By Martin Clement

Unless otherwise noted, this story is Copyright 2006 by Martin Clement for Clement & Boule Associes. All rights reserved. No part of this story may be reproduced, published, distributed, displayed, performed, copied or stored for public or private use in any information retrieval system, or transmitted in any form by any mechanical, photographic or electronic process, including electronically or digitally on the Internet or World Wide Web, or over any network, or local area network, without written permission of the author.

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Chapter 7

The Green Stains


For the last five years, I'd seen every single sunrise while sitting on the bench in the elementary school's playground. I had never missed one of them. Even on week-ends. Even during summer time, Christmas day or a snowfall. I was always there to see my raging star, making sure I still hated it the way I used to do that night five years ago. And it had always been the same... until that first one morning I didn't go to the bench but stayed there on the front porch of the house, my hand comfortable in Mike's. Weird... 

When at six forty-five, the front door of the house opened, we both jumped and let go of each other hand. It was my father... I hadn't seen him yet and I knew it was him, since he left home at that time sharp every morning since I started going to school. Even if I hadn't been home any morning for the last five years, I still remembered my father's timing. Accountant for a big law firm since before I was born, he had always been a very punctual employee, which lent him to several promotions all through the years. I was not really surprised he would leave the house at this exact time. But as I was not thinking about him at this time, silently communicating with Mike, knowing he was there, right behind me, got me a little bit nervous. I didn't look at him. I couldn't. For a couple of minutes, he stayed there, behind us, as if he wanted to say something. Quite unusual for my father. But a lot of the things that happened for the last two days had been quite strange to me. My father finally passed us and walked to his car in the driveway, but didn't get in yet, looking confused.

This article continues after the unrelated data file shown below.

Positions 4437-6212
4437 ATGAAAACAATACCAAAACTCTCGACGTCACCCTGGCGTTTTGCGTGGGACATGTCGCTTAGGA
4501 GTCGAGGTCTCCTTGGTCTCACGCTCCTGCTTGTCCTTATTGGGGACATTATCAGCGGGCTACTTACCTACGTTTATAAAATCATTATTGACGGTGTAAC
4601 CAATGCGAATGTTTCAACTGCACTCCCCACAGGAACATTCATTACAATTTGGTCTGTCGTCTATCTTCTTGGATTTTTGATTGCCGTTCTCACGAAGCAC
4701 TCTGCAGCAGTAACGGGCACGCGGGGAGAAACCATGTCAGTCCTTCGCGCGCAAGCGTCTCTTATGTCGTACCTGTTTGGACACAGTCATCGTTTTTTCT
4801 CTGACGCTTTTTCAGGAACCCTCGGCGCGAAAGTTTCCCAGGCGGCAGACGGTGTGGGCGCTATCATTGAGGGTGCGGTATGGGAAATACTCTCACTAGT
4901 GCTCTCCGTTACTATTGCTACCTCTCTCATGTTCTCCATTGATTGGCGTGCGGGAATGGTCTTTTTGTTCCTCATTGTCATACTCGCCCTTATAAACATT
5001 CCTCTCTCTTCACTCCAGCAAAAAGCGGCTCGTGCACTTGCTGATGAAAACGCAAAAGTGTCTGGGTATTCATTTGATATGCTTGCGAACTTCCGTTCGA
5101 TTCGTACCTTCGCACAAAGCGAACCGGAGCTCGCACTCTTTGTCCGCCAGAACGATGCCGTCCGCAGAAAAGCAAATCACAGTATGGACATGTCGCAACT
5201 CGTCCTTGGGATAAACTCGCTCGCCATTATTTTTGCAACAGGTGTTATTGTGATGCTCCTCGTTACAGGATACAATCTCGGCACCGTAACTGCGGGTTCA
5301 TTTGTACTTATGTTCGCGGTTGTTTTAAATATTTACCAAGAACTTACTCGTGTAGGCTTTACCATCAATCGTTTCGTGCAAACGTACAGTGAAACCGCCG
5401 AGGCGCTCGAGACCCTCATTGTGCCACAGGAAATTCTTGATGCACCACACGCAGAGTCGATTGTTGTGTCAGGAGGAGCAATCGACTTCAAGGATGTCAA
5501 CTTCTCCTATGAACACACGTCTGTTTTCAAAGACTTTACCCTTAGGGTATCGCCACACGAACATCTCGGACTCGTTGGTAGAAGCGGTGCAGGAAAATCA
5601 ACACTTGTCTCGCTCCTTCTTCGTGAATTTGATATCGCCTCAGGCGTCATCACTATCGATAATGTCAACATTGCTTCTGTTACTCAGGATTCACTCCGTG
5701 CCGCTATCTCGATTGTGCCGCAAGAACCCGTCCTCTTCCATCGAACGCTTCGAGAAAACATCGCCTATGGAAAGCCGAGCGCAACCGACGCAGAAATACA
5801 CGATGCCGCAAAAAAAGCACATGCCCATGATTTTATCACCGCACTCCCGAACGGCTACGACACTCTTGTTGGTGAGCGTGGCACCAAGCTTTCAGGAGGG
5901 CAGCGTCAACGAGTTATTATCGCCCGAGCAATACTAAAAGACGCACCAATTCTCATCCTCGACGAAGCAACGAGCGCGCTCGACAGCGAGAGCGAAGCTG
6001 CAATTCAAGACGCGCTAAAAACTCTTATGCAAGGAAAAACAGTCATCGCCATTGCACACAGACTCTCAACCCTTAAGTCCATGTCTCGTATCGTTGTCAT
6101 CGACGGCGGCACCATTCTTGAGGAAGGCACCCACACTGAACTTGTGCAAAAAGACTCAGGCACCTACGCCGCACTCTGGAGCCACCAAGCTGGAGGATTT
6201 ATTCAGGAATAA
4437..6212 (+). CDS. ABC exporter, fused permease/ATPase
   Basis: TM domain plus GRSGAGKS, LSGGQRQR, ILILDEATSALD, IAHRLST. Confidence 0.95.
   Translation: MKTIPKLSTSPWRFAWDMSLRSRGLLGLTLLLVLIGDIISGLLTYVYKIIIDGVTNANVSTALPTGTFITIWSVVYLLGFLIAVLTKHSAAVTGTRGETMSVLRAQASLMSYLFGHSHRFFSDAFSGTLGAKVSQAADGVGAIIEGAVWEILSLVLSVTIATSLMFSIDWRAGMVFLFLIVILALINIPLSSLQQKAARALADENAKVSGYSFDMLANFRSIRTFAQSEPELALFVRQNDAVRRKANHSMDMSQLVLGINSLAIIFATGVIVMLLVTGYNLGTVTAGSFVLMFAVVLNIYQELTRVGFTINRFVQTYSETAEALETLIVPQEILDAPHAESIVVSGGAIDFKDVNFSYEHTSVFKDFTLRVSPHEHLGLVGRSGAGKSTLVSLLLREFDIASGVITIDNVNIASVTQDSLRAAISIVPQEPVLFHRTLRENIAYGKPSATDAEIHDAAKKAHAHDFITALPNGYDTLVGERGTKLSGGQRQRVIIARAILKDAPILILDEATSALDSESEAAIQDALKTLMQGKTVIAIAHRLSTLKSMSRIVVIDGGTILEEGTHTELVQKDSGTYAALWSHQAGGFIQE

Mike looked at my father, stood and put a hand on my shoulder.

"I have to go. Will you be okay?" Mike asked me.

My father showed up and Mike abruptly had to leave? He was leaving me with him? Couldn't he wait until my father finally left? How kind of him! No, it was not okay, as he said it! I wouldn't be okay left alone with him. Wasn't he supposed to stand up for me?

"Yeah... I'll be okay." I said as I stood also. "I need some sleep, I guess. Well... since I'm not going to school today..."

"Bummer... I have to go, though. I hope I won't fall asleep in any class." he said, chuckling uncomfortably.

"Okay..." I sighed. "Have a good day." I mumbled.

"Yeah... you too."